Verse 1. “There was a man in the land of Uz whose name was Job. He was an entirely upright and G-d-fearing man who stayed away from evil.”
Verse 2. “He had seven sons and three daughters.”
Verse 3. “He owned 7000 sheep, 3000 camels, and 500 heads of oxen, 500 donkeys, and many, many servants. Job was the greatest man in the entire East.”
Verse 4. “And his sons would go and feast in each other’s home and they would call their three sisters to eat and drink with them”.
Verse 5. “And when their feasting days ended, Job went to sanctify them. He would get up early in the morning and bring offerings to G-d, according to how many participated in the feast. Because, as Job said, ‘It may be that my sons have sinned, and despised G-d in their hearts.’ Job did this regularly.”
“There was a man in the land of Uz whose name was Job. He was an entirely upright and G-d-fearing man who stayed away from evil.”
The first five verses of this chapter serve as an introduction and key to understanding the entire book of Job. Whenever a person experiences a tragedy it is human nature to seek the reason or purpose of his suffering. The verse introduces Iyov as a “man” (in Hebrew — “Ish” as opposed to “Adam” ) meaning that he was of extraordinary stature. Human suffering is always difficult to accept, but when it strikes the righteous we are profoundly disturbed. According to the commentary of the Vilna Gaon, he (Iyov) was the greatest man of his generation.
The land of Uz was originally settled by the son of Nachor. Nachor was the brother of Abraham our forefather (as mentioned in the book of Genesis 22: 21). Accordingly, Iyov was a descendant of this family. He lived around the time that Jacob and his children descended to Egypt (Biur Ha’Gra). Other commentators are of the opinion that Iyov was a descendant of Eisav the brother of Jacob. In fact, all of Iyov’s “friends” were members of the same distinguished family from which Abraham our forefather descended.
Iyov is described here as being “entirely upright” meaning that he maintained a steadfastness in his faith and service of G-d in addition to his outstanding treatment of his fellow man. The Ramban (Nachmanides) goes so far as to say that Iyov was a great sage who knew the innermost secrets of Divine wisdom. (Ramban 23:13)
Therefore, clearly Iyov’s plight cannot be attributed to ignorance, wrong doing or any weakness of character. He was a “G-d-fearing man who stayed away from evil”.
“He had seven sons and three daughters.”
Often disaster descends because a person has no family or friends to support them at times of distress. However,
Iyov’s downfall could not have been caused by this deficiency since he was blessed with ten wonderful children. The number ten symbolizes completion and perfection which seems to indicate that Iyov was blessed with the ultimate level of worldly fulfillment. (Biur HaGra)
“He owned 7000 sheep, 3000 camels, and 500 heads of oxen, 500 donkeys, and many, many servants. Job was the greatest man in the entire East.” Poverty can be a major factor in sparking off a personal crisis or tragedy. Iyov’s troubles could not be linked with a lack of financial power. In fact, at that time, he was the wealthiest man in the entire world.
“And his sons would go and feast in each other’s home and they would call their three sisters to eat and drink with them”.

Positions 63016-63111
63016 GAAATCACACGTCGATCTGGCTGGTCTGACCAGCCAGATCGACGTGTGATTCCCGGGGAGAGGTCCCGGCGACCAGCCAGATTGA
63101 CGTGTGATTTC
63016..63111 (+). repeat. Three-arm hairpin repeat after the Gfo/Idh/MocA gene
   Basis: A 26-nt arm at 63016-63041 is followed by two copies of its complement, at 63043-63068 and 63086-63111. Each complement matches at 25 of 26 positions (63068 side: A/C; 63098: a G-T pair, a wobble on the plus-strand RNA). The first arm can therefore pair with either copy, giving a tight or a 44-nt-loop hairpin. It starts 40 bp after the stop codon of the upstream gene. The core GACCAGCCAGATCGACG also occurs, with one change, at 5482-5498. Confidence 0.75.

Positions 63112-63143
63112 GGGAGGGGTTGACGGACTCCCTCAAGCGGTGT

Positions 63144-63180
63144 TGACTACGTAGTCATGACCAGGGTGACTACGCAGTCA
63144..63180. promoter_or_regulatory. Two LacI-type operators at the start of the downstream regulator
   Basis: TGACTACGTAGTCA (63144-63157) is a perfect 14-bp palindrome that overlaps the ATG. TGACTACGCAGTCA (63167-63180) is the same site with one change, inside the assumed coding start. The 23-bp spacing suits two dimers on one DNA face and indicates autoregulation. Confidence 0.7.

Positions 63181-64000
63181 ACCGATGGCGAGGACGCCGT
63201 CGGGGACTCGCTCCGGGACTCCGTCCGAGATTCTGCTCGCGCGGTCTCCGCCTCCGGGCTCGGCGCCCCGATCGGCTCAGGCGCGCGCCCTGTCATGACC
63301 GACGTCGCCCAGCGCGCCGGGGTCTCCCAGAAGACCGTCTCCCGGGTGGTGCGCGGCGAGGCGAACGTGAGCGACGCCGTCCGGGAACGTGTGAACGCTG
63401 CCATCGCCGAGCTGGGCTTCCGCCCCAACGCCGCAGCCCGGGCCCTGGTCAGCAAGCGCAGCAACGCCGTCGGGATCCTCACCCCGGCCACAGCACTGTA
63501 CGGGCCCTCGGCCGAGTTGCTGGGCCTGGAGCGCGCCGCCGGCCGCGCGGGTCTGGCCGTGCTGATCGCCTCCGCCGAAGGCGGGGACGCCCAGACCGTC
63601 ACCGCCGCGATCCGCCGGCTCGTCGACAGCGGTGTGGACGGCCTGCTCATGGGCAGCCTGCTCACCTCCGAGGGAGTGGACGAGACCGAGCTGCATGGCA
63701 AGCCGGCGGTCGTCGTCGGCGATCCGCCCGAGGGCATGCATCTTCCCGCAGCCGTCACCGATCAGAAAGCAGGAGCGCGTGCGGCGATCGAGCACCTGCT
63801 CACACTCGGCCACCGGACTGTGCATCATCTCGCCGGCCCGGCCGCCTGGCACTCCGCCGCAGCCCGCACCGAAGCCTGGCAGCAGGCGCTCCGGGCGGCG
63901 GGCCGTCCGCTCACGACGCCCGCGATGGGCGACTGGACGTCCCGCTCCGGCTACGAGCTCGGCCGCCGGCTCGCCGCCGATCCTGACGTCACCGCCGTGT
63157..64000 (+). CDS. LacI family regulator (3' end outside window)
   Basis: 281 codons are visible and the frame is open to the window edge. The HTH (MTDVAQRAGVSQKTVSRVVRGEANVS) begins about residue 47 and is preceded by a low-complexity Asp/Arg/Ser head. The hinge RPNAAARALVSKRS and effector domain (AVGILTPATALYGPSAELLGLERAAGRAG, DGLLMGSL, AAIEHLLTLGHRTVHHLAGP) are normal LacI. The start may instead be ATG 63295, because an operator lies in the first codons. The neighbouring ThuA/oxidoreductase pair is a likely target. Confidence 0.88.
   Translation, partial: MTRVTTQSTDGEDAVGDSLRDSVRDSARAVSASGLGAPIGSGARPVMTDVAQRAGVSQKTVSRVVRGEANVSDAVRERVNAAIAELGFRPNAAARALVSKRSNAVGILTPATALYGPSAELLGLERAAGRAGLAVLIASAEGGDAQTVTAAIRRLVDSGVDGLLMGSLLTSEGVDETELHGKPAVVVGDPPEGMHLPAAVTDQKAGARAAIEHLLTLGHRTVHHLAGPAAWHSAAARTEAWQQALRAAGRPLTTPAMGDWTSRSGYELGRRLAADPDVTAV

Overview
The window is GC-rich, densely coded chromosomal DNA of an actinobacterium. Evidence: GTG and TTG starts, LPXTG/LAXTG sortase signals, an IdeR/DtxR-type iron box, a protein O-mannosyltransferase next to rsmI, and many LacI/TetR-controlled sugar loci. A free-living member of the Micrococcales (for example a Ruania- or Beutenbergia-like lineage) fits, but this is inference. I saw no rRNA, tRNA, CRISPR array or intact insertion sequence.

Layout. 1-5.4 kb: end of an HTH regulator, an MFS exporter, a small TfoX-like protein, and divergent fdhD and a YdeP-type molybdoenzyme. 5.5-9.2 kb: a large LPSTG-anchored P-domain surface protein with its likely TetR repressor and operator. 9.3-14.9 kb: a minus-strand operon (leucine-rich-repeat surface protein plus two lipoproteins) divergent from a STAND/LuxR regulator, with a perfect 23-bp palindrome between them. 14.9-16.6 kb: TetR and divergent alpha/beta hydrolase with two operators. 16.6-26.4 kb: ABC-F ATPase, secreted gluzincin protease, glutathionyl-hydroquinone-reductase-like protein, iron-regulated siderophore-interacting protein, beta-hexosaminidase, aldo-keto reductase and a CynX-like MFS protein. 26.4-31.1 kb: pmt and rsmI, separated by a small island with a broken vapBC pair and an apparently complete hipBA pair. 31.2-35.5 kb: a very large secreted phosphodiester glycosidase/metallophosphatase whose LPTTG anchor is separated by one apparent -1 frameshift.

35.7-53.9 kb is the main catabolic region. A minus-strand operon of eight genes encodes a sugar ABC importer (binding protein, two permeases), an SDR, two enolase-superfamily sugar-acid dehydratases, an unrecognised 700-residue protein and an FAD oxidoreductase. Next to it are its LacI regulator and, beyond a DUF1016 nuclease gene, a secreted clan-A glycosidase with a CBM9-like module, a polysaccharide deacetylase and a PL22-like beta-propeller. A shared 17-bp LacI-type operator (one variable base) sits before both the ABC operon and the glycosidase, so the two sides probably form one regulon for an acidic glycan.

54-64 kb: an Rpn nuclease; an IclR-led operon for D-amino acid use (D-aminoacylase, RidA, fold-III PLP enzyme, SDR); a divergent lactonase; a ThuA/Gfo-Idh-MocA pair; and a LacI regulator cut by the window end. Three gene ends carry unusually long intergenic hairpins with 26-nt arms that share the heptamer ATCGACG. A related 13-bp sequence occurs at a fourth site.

Jealousy and sibling rivalry exists in the best of families, especially if great wealth is at stake. The devastating effects of family turmoil can wreck havoc on one emotionally. Yet this too was absent from Iyov’s life as his children were a paradigm of brotherly love and togetherness. Iyov’s household was a bastion of strength and solidarity.
“And when their feasting days ended, Job went to sanctify them. He would get up early in the morning and bring offerings to G-d, according to how many participated in the feast. Because, as Job said, ‘It may be that my sons have sinned, and despised G-d in their hearts.’ Job did this regularly.”
Iyov did not suspect his children of any overt wrong doing. His only concern was that they may have harbored blasphemous thoughts. Although we have the ability to channel and direct our thoughts, for the most part we cannot fully control their flow. Additionally, there are events and circumstances which can significantly effect the type of thoughts which we entertain. Those who live lives of wealth, fame and glory are particularly vulnerable to thoughts of inflated self-worth. These ideas can eventually penetrate a person’s heart and become ingrained in one’s character ultimately producing an arrogant person.
Being the wealthiest, wisest and most righteous man of his generation, Iyov had good reason to suspect that his children may have deviated from thoughts of virtue and declined into haughtiness. Our sages ob”m (of blessed memory), explain that arrogance is considered tantamount to blasphemy. An arrogant person spares little room for anyone (including G-d) or anything beyond his own egocentric self in his concerns. Recognizing this, Iyov was accustomed to bring “ohlot” offerings. In the biblical sacrificial system only “ohlot” offerings can bring atonement for iniquitous thoughts.
In first five verses of Chapter 1 in the Book of Iyov, the author has clearly established that there can be no circumstantial cause, or logical explanation for Iyov’s suffering. From the sixth verse and onward the events of the book begin to unfold.
Text Copyright © 1996 Rabbi Y. Schwartz and Project Genesis, Inc.
The author is the Rosh Hayeshiva (Dean) of Orchos Chaim Yeshiva in Jerusalem.